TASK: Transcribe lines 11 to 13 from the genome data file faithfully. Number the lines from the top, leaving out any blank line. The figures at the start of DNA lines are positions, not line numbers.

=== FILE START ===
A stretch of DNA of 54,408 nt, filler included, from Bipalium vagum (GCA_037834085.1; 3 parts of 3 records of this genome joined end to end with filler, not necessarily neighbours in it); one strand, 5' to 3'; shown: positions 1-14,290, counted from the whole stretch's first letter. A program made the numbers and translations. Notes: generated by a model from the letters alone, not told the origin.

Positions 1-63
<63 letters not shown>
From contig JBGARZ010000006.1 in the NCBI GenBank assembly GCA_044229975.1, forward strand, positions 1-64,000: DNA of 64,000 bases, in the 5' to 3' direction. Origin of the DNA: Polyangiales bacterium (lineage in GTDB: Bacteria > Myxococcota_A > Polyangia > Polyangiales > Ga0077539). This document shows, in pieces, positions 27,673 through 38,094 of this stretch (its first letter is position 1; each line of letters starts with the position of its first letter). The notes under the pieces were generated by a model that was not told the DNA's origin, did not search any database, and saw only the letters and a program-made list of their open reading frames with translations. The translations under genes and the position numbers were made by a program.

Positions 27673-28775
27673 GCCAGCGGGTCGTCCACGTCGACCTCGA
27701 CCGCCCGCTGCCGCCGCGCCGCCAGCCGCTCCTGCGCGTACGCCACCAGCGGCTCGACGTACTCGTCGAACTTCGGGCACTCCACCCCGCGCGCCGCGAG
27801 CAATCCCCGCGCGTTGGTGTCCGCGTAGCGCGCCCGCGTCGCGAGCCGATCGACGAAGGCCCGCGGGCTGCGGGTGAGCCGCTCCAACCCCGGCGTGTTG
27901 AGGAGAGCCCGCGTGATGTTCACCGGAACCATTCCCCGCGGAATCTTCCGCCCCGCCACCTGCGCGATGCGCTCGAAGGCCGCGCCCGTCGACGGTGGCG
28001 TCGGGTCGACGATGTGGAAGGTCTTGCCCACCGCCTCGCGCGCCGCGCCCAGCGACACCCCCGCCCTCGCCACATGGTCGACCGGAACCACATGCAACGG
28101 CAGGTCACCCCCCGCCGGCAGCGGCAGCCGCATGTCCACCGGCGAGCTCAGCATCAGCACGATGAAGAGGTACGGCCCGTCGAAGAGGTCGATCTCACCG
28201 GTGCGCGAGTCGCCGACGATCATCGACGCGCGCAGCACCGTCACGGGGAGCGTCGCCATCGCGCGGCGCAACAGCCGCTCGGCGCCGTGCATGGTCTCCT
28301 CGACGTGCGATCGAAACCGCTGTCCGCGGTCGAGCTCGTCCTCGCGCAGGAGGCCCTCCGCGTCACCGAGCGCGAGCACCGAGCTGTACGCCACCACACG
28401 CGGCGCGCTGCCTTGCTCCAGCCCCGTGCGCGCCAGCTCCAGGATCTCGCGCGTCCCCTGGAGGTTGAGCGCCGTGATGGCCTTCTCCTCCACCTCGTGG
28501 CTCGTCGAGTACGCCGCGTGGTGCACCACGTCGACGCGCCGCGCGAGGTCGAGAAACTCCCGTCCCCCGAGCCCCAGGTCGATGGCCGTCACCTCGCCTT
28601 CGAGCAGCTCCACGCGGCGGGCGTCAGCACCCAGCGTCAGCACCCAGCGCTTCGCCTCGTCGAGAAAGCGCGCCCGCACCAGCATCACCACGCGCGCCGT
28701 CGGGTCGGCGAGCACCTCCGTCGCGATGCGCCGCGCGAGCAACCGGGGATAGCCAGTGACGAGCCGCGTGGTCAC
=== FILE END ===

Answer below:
28101 CAGGTCACCCCCCGCCGGCAGCGGCAGCCGCATGTCCACCGGCGAGCTCAGCATCAGCACGATGAAGAGGTACGGCCCGTCGAAGAGGTCGATCTCACCG
28201 GTGCGCGAGTCGCCGACGATCATCGACGCGCGCAGCACCGTCACGGGGAGCGTCGCCATCGCGCGGCGCAACAGCCGCTCGGCGCCGTGCATGGTCTCCT
28301 CGACGTGCGATCGAAACCGCTGTCCGCGGTCGAGCTCGTCCTCGCGCAGGAGGCCCTCCGCGTCACCGAGCGCGAGCACCGAGCTGTACGCCACCACACG